Comics journey #2: Gail Simone’s Wonder Woman!

I’ve been told that Gail Simone’s take on Diana is one of the best, and I loved the brief glimpse I saw of it, so where better to start than her 2008 run on Wonder Woman? There are five books total, starting with The Circle, which is getting lots of new press lately as a good jumping-off point for new fans. Then there’s Ends of the Earth, Rise of the Olympian, Warkiller and Contagion.

There’s a lot here to make a new fan happy – plenty of dramatic action, humour and beautifully done character moments, calibrated to challenge Diana and show her at her shining best. Revisiting the origin story is helpful for the movie crowd, too. And in the first few pages of The Circle I can already tell that this is a writer who is having a fabulous time. Diana is fighting a troop of genetically-enhanced super-intelligent gorilla soldiers, because why not?

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The more I read, the more this Diana’s gentle dry wit grew on me. It just adds that essential something to the character, like spices in a recipe. And you know what, it makes sense. The one thing at the heart of all good comedy is truth. 

And then she’s innocently happy about cake and I might cry.

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I’ve had very little experience with Etta Candy, but I think this version might have spoiled me for all others. LOVE IT. Smart, tough, fascinating. I would read a whole series about this lady. This was also my first introduction to Black Canary, who I know is one of Simone’s favourite characters to write. She’s fun and warm and scrappy and believes in the power of ramen to fix a broken heart and she is going the hell on my reading list.

On the other hand, I now understand why everybody keeps talking about Gail Simone’s twisted mind. The embodiment of genocide, then slowly losing one’s soul – and literally everything about the Citizenry/Space Amazons is pure nightmare fuel. It is horribly, wonderfully creative. God help us all.

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Art-wise, Terry and Rachel Dodson’s style feels definitive, and I dug Nicola Scott, too. Everybody finds babies almost impossible to draw and this Bernard Chang panel gets funnier every time I look at it.

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(Also: no heels. 😊)

Jumping into the middle of a longer continuity like this had some unavoidable downsides. For one thing, this comic has no chill whatsoever. Shit just keeps on going down at an incredible pace. At one point I found myself pleading “Just let her take a shower!” Naturally as a new reader, a few things went over my head. Why is Diana a spy? When did she start dating Tom Tresser? What terrible thing were the Amazons supposed to have done? What happened to all her gods? Who’s this Donna she keeps talking about? (“Donna Troy.”) Who’s this person who looks just like Diana but in a spangly bodysuit? (“Donna Troy.”) Where did Donna Troy come from? (“God only knows.”)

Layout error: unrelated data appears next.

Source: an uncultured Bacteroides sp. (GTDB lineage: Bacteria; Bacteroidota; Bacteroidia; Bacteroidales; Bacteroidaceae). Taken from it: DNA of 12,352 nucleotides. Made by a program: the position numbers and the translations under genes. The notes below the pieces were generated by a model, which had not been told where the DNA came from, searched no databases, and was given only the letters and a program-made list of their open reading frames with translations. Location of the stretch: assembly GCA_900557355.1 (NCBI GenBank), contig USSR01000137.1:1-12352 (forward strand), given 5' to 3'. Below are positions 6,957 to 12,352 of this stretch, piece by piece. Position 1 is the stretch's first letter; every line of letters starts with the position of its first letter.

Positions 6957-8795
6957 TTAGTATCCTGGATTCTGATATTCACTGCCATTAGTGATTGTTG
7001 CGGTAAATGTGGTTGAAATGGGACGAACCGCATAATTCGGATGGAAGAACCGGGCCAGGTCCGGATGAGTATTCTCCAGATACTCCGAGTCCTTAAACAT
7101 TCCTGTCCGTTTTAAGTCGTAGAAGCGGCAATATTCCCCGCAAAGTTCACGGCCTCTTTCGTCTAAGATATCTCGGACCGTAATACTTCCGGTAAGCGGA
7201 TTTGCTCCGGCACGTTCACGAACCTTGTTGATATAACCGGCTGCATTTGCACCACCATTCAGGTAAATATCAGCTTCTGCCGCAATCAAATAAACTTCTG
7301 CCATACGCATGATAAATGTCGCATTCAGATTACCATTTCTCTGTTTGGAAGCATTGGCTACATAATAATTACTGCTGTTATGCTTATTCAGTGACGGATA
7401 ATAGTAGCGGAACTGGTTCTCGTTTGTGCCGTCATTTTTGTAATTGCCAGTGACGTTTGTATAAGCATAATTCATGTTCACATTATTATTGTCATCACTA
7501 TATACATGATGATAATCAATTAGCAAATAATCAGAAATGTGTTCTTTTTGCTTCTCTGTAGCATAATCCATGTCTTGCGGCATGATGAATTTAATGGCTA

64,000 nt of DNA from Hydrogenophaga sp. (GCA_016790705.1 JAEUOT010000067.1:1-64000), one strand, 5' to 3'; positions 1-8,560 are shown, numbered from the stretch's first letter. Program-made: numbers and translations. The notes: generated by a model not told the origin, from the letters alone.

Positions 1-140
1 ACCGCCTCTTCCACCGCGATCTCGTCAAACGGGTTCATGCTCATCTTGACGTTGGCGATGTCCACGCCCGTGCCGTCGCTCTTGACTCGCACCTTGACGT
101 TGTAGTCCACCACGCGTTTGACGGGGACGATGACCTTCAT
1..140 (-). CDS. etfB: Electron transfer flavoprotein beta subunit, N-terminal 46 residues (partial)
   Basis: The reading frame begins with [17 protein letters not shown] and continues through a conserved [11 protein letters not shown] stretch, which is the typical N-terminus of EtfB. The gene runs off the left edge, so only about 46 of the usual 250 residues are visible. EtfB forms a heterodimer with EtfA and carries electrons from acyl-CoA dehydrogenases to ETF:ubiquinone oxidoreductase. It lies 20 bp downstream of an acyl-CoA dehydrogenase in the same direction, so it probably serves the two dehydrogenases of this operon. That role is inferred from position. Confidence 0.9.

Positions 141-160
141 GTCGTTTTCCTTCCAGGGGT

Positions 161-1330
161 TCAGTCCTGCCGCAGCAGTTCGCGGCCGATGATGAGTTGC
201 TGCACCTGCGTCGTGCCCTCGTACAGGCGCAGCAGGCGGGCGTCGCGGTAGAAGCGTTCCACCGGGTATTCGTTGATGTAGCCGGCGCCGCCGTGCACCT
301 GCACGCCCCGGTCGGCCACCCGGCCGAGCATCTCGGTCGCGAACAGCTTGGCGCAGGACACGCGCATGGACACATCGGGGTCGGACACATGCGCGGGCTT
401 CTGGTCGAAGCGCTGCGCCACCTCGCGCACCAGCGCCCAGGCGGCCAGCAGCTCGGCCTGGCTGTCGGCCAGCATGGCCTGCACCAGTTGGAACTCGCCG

It helps to have a grounding in basic Greek mythology to get the most out of this series. Me? I read an abridged picture-book version of The Odyssey when I was a kid. On the other hand, that means these books stand up to lots of re-reading! Linkara’s review of Amazons Attack helped to fill in some of the continuity gaps later, and it sounds like a mess, but I really feel like I missed out on seeing the build-up of Diana’s relationship with Tom. They have some great moments, but I just never cared as much about the romance as I did about Wonder Woman herself.

The breakup was beautifully written, however. Diana has been trying to stay grounded, but this essential human thing of intimacy on equal terms is alien to her. She still spends so much time in the world of gods and myths that it honestly hasn’t occurred to her that Tom might not be super into the idea of raising her Amazon spawn. This is the same shit Zeus pulls all the time and she came so close! And that revelation is what really brings her back to Earth. That is some goddamn fantastic writing and it shows such a deep understanding of the character. I applaud.

Speaking of which, Simone has talked about the way male writers and readers tend to interpret the Amazons as outright hostile to men in general, but the way Themyscira is presented here is totally free of any of that. It just has that magical quality you find in peaceful places where no male gaze exists (like my favourite place on earth, the ladies-only swimming pond at Hampstead Heath, London.)

By the way, why is nobody talking about the hilarious Wonder Woman movie arc at the end of Ends of the Earth (issues #24 and #25)?! It filled me with glee – not least because of what could so easily have been if we didn’t have Patty Jenkins at the helm.

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Three last things:

  • I cannot believe there is legit a villain called Captain Nazi. Just, wow.
  • I think my favourite moment of the whole run is this, from Warkiller. Poor dumb Achilles. Nobody cares about your machismo.achilles (2)
  • I want this shirt.
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Next: Greg Rucka’s early-2000s run!



6 thoughts on “Comics journey #2: Gail Simone’s Wonder Woman!

  1. will2bill says:

    Ooh! Gail Simone is everything wonderful in this world. And scary. and twisted. and terrifying.
    That’s why we love her 😀

    Also if you want more Black Canary you neeeeed to pick up Gail’s run on Birds of Prey. My personal introduction to comics and goddamn if it didn’t spoil me for the rest of it.


    1. ellieawilson says:

      I admit I was curious about just how twisted she was, and she didn’t disappoint. I will def be picking up Birds of Prey after I get through talking about Rucka and Bombshells!


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